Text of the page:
Bibliometric Analysis

Limited information exists about the expanding subject of big data in nursing. Therefore, we conducted a bibliometric analysis to learn more about the landscape of the published literature in nursing pertaining to this topic. Bibliometrics can be used for a variety of reasons, including assembling information about a field of study or a specific topic; exploring new developments in a field; assessing research productivity; and gaining information about the uptake of information globally. Bibliometrics offers a quantitative analysis of bibliographic information and an approach to examine trends in established or emergent bodies of literature.

Bibliometrics offers a quantitative analysis of bibliographic information and an approach to examine trends...Bibliometric analysis differs from other review types commonly seen in the nursing literature such as systematic and integrative reviews. Bibliometric approaches are rooted in library sciences and were originally designed to inform librarians’ selections for texts and resources collections (Gingras, 2016). This approach illuminates how scientific and evidence-based information is generated and communicated through and among disciplines. Critical appraisal and syntheses of the literature included in this dataset, which may be included in other standard reviews, are not included in this article. For example, Carter-Templeton, Frazier, Wu, & Wyatt (2018) explored robotics in nursing research literature using bibliometric techniques. Nicoll et al. (2018) used bibliometric techniques to analyze publication patterns of 81 articles found in a virtual journal.


The initial step in our bibliometric analysis was assembling a thorough list (Kokol, Blazen, Vosner, & Saranto, 2014) of eligible articles to create the dataset. The four steps of the analysis procedure that we followed were:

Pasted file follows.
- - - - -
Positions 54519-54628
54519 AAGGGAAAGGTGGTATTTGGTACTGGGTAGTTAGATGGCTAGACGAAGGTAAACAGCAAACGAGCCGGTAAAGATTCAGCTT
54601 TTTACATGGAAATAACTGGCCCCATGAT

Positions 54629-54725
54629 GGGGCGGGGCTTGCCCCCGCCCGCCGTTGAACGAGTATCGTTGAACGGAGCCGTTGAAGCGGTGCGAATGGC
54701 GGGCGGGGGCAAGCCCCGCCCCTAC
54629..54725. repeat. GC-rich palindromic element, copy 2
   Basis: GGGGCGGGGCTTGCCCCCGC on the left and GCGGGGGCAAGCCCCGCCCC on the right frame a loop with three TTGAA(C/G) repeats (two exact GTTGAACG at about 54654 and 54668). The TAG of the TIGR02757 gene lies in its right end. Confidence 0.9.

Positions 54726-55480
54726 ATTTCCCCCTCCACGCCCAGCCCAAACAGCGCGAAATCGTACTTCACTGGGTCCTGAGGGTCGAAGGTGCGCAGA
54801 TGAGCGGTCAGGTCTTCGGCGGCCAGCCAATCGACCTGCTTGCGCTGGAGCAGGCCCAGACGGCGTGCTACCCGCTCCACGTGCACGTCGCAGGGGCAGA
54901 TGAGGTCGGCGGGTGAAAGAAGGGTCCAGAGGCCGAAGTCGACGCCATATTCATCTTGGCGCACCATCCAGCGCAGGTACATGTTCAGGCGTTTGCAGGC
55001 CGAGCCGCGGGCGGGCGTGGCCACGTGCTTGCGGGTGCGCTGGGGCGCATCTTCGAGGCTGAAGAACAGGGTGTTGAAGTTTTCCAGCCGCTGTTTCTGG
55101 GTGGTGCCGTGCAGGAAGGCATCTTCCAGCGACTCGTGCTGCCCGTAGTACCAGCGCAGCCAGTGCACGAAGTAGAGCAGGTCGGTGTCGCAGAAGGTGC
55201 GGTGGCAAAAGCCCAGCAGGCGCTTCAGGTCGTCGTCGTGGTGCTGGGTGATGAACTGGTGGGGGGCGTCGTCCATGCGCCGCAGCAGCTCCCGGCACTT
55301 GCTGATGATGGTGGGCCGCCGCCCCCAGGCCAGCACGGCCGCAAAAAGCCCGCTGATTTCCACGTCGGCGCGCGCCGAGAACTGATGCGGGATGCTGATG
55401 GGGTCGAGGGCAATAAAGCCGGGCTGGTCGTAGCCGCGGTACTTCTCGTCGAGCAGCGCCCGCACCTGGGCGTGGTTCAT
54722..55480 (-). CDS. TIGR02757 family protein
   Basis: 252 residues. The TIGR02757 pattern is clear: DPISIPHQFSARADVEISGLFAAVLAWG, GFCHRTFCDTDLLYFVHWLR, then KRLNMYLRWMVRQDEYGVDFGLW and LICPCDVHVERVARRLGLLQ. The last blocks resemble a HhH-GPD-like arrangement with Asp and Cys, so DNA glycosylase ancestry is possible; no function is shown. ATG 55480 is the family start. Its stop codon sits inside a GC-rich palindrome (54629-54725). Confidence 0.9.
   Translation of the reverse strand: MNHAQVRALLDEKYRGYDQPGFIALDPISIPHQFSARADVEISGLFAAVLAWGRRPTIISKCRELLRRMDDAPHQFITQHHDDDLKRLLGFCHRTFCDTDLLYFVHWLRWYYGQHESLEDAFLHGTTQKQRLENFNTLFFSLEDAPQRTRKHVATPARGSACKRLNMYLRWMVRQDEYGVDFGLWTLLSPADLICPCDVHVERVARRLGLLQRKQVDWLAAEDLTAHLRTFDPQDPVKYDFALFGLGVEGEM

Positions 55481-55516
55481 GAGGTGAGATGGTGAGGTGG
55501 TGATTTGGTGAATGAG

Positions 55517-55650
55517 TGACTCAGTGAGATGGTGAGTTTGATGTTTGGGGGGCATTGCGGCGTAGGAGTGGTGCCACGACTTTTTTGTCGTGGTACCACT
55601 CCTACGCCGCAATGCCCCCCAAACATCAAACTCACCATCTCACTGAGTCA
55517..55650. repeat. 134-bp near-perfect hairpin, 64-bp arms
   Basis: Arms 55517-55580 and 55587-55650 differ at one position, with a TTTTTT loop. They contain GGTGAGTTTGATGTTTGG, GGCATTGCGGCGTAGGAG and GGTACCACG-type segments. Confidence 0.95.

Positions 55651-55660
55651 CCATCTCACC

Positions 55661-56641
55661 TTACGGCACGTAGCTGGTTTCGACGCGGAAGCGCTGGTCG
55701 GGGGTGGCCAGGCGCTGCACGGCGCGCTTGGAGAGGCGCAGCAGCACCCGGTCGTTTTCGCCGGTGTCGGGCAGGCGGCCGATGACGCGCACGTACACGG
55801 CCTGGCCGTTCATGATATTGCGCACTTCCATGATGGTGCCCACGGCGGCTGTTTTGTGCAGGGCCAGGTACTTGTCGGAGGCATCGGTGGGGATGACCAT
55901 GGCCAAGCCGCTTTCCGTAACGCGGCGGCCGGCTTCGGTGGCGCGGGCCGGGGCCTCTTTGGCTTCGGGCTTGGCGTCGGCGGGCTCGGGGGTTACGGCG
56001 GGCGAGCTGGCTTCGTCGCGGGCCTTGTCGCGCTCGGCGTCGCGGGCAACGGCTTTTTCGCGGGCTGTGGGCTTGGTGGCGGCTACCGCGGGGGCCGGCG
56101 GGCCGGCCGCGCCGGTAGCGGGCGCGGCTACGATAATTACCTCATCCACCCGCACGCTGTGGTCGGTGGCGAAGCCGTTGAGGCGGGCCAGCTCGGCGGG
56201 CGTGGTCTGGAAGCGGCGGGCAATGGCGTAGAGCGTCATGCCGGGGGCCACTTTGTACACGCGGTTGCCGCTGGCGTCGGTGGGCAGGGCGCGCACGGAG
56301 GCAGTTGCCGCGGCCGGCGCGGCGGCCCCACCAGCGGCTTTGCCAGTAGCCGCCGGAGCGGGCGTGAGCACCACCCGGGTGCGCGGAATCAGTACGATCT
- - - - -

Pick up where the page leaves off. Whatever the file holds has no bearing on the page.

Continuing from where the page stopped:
Step 1: The project team consulted with a medical librarian for the literature search. Key concepts related to the study were identified: "Nursing” and "Big Data." The final search terms (“big data” and “nurs*”) were searched limited to keywords selected and associated with articles by the respective authors. By limiting the search to keywords within Scopus, the authors were able to identify publications in which big data was a central focus rather then a secondary or tertiary focus mentioned in passing in the abstracts or titles of publication.

Titles and abstracts were not searched for these terms. Scopus was used for the search as it indexes more journals than Web of Science. In addition, it has the strongest quarterly increase in the number of papers, citations, and H-index, which is a metric used to gauge productivity of an author and is calculated based on the number of publications and the citation counts for each of those works (Harzing & Alakangas, 2016). Scopus also reports higher citation levels and average numbers of papers across multiple disciplines (including humanities, social science, engineering, sciences, and life sciences) and consequently was more appropriate for searching nursing specific as well as nursing related literature.